Asbestos is the name for a group of naturally occurring silicate minerals that can be separated into fibres. The fibres are strong, durable, resistant to heat and fire. They are also long, thin and flexible, so that they can even be woven into cloth.
There are three main types of asbestos, all of which are potentially dangerous:
- Brown / Grey - Amosite
- Blue - Crocidolite
- White - Chrysotile
Asbestos represents a safety risk when fibres are released into the atmosphere and are inhaled. The fibres can cause asbestosis, lung cancer or mesothelioma (a cancer of the chest wall).
Fibres can be released when asbestos products deteriorate or when the products are worked on during repair or maintenance activities e.g. sawing, drilling, etc.
This will require an inspection/ survey of the building to identify if asbestos has been used in its construction. If asbestos has been identified then the location and condition of this must be noted.
Contractors who are carrying out work on the premises must be informed of the location of any asbestos prior to starting work.
Where asbestos is in a poor condition a competent contractor should be consulted about making it safe.
Regulation 4 of the Control of Asbestos at Work Regulations requires the duty holder to "Manage Asbestos" - which basically means they have to establish whether asbestos is present, in any form, in the buildings, whilst ensuring that it does not and will not present any risks to anybody. For some workplaces, this may prove to be a simple exercise but for others it almost certainly will not.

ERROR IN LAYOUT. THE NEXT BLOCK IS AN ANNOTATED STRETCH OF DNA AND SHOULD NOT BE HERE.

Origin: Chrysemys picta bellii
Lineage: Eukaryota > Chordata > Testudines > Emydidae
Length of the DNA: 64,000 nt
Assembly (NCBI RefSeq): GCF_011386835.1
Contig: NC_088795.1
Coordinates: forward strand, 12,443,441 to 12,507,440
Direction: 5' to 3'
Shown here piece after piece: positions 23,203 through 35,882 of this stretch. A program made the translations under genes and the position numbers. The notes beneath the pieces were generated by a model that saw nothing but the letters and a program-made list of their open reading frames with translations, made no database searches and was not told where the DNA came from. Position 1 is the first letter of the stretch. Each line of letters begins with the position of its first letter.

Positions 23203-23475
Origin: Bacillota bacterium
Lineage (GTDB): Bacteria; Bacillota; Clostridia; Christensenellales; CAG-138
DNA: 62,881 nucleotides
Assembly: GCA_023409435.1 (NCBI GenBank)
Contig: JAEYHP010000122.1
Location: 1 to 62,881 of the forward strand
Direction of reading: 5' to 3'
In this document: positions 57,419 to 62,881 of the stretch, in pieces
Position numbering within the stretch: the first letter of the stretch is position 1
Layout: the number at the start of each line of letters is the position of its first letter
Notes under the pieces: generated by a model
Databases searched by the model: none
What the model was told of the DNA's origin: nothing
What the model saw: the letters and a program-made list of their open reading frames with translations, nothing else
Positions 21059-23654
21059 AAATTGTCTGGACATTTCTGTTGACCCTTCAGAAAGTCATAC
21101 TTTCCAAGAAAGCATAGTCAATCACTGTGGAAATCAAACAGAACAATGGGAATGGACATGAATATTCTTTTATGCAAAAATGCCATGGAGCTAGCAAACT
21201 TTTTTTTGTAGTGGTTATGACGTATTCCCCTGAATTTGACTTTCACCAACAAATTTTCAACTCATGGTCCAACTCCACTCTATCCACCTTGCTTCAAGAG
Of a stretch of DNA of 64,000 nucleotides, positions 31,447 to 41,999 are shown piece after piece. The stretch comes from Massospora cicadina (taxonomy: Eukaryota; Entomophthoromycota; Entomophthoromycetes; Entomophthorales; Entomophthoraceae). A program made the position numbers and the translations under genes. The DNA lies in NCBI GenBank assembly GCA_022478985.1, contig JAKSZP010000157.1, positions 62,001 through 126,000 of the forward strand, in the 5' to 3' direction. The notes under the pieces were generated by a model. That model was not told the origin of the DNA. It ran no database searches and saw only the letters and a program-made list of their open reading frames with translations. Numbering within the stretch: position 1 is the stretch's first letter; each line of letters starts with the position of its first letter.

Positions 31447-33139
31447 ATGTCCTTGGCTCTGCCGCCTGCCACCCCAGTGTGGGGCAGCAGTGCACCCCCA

Who is the duty holder?
Those holding duties to manage asbestos in non-domestic premises could be the owner, the occupier, a managing agent or anyone else with responsibilities in the property. The legal definition of duty holder, from the regulations, is:
- every person who has, by virtue of a contract or tenancy, an obligation of any extent in relation to the maintenance or repair of non-domestic premises or any means of access thereto or egress therefrom; or
- in relation to any part of non-domestic premises where there is no such contract or tenancy, every person who has, to any extent, control of that part of those non-domestic premises or any means of access there to or egress therefrom.